No matter that everywhere I look online says it's airing December 25th. In approximately an hour I will be watching brand new David Tennant adventures, his final story, and the return (possibly demise according to internet speculation?) of Donna Noble.

Pretty good Christmas present for a Jew.

Russell T. Davies---despite some dips, you made a great thing here. Interested to see what Steven Moffat can do, but here's hoping you end your run on a high note. I, for one, am certainly looking forward to it.

Merry Christmas

While this Captain was born a Jew, he is often confused for a gentile.

And he's alright with that. Christ set a lot of good things in motion. So, yknow, thanks Baby J. And Happy Birthday.

This fine Friday work-less morning I am pleasantly surprised to find a number of Brooklyn businesses open. Currently I'm nursing a hot chocolate at a Connecticut Muffin and stealing their wireless to download things without a trace of shame. The typical Jew Christmas, apparently, involves Chinese Food and a movie. I have yet to find the best Chinese place in my new neighborhood, but I've got the watching things down to an art form.

Which brings me to my disappointment this morning when I realized the Doctor Who Christmas special 'The End Of Time" wasn't airing until tomorrow. What bollocks! If that's the way it's gonna be, call it a friggin Day-After-Christmas special. Here I thought the Brits were all anti-torture. But this was a cruel blow. I was already setting my clock to London time so as to anticipate the availability of the torrent.

But, hey, it's just another 24 hours, and waiting for Doctor Who to air is usually a matter of months. I'll get through it with my new British series--Misfits. A group of dysfunctional British teens who are all stuck doing court-mandated community service get stuck in a freak lightning storm and develop superpowers. The powers are fairly unoriginal--telepathy, time control, invisibility, pheromone control--but the characters are fresh and it's pretty well made so far (only seen the first two, but eager for the rest.)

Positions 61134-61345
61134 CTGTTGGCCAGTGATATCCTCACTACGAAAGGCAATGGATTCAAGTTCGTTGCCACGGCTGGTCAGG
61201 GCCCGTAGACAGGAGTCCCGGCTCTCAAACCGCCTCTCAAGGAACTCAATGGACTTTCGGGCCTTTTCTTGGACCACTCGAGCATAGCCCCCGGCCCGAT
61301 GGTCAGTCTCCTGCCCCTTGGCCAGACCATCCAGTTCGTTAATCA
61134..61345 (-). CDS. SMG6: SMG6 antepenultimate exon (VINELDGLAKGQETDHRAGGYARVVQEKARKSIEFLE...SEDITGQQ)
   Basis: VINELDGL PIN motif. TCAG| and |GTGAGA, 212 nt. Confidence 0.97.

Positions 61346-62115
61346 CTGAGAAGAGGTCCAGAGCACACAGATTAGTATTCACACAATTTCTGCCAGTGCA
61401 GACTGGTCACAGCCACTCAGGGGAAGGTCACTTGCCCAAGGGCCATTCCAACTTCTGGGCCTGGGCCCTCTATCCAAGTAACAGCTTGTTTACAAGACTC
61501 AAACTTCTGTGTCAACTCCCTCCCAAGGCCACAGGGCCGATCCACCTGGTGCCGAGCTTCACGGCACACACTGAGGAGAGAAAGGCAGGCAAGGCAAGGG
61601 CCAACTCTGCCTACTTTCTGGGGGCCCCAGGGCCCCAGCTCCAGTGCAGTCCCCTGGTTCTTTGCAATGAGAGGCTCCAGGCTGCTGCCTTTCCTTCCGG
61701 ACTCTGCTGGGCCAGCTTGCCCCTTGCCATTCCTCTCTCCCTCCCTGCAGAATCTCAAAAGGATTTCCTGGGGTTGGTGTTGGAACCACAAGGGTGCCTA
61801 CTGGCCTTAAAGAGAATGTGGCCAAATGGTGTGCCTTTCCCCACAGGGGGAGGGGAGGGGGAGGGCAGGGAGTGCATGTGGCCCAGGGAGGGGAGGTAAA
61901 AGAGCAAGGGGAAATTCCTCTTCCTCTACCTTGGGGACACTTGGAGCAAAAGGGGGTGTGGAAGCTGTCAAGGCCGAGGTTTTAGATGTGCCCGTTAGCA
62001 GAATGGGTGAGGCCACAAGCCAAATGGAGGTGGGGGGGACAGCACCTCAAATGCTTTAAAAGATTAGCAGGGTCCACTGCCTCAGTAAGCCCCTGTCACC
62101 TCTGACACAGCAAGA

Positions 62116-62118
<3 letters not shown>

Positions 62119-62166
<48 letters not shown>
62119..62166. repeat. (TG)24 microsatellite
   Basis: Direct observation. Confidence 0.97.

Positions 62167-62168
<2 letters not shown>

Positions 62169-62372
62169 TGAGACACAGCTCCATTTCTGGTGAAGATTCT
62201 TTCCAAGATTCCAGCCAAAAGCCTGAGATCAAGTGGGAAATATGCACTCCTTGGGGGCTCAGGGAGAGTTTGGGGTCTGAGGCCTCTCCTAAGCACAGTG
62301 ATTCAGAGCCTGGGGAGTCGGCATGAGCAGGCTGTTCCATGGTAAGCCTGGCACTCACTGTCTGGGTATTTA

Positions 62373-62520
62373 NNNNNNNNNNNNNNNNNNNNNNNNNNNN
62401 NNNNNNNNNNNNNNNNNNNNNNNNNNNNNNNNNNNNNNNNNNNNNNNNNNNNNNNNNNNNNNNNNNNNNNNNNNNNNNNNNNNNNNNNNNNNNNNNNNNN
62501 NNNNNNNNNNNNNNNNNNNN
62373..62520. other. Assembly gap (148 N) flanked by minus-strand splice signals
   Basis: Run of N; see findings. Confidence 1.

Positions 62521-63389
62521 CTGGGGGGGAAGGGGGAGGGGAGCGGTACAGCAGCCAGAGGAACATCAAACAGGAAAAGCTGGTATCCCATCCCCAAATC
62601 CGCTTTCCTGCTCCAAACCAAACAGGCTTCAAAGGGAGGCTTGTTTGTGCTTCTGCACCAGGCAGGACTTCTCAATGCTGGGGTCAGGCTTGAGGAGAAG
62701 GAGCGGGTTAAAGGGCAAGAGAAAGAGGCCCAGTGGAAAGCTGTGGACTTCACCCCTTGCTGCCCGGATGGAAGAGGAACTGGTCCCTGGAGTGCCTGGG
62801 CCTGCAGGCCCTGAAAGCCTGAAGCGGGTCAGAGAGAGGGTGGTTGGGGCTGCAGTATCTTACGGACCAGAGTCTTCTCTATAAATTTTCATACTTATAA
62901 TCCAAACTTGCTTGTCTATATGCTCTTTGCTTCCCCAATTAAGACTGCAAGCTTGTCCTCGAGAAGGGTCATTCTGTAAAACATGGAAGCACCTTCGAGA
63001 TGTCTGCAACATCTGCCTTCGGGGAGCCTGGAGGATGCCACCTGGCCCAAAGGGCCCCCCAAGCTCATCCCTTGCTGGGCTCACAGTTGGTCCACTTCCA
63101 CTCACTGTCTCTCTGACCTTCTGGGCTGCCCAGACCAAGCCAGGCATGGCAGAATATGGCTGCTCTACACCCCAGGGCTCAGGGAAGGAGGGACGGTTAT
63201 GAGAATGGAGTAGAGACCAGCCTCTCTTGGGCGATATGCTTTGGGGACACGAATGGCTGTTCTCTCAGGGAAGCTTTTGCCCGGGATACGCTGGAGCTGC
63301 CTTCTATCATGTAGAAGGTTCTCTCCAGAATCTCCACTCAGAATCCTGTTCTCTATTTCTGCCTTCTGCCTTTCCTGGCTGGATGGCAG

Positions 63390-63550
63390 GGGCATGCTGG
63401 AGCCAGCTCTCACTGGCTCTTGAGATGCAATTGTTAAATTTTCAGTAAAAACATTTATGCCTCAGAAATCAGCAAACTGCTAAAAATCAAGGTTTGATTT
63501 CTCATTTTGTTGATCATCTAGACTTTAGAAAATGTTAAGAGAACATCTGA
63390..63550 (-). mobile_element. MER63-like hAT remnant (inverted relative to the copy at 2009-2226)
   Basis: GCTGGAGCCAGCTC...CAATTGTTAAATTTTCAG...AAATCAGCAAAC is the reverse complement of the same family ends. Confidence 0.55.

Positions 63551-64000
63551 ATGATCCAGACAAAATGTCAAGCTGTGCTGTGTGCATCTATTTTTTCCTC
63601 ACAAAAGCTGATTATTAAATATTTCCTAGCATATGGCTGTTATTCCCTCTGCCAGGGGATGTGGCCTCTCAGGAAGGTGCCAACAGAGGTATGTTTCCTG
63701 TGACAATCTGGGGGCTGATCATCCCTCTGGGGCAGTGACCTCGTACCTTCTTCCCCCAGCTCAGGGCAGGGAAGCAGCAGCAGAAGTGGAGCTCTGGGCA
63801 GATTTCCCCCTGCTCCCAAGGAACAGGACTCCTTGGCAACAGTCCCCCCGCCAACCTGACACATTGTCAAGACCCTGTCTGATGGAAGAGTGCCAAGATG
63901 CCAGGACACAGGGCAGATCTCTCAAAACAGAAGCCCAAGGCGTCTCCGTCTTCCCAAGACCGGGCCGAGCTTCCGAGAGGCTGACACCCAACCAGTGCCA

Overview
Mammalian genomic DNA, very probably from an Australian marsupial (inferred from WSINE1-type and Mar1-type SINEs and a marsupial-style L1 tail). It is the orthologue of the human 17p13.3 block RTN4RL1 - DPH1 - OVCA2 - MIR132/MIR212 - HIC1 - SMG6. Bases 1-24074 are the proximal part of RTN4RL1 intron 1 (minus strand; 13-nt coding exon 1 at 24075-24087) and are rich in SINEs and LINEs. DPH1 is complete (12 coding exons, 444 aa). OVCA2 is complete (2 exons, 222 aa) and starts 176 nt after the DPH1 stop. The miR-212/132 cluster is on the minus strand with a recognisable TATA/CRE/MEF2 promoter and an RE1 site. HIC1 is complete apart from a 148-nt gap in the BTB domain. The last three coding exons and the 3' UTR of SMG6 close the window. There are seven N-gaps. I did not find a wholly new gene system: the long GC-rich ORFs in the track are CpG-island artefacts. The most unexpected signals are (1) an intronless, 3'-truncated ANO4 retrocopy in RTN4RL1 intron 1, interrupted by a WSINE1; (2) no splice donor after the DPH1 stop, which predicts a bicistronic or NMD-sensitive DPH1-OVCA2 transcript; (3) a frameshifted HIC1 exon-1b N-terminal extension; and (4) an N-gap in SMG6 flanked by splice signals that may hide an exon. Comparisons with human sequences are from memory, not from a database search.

I'm also revisiting a little Dollhouse, namely the unaired eps: Epitaph One and the original pilot (which I've never seen) in honor of its impending demise. I have to admit its really stepped up the quality, and as long as they don't have Eliza Dushku miming a head-ache ever ever ever ever ever again (watch The Alphabet Killer for a great example of her inability to act head pain) I think the last couple episodes will be fantastic (especially if Amy Acker comes back, as Epitaph One pretty much promised).

Regardless, the lack of new tv this past week or two is a bit annoying when you suddenly have a three day weekend and want to do a whole lot of nothing, but I've been rather good at wasting time in the past, so I just need to tap into those old habits.

Hope everyone has a beautiful and safe and fun holiday. Talk to you later this weekend about Doctor Who. :-)

Sunday, December 20, 2009

The Captain Is Back On Deck

My apologies, gentle geeky conservative faithful readers. It has been many months since my last post, and it turns out some of you still are clicking on whatever link brings you to this site on a daily basis. I am flattered and touched and moved and deeply perplexed (how many times can one read a fairly simple review of the comic where Stephanie Brown takes up the mantle of Batgirl?) Regardless I have felt the call back to STB this fine snow-covered Sunday morning.

I have moved to the city (Brooklyn) and got an actual job (Manhattan) and all of a sudden find myself to be, at least on the surface, a fully functioning, society-contributing, money-making cog in the machine (but a cool machine, like a ginormous Swatch or the Ghostbusters' ghost-trap-box thing.) Alright, explanation portion done, lets do a minimalist round-up of some of the pop/culture I've missed.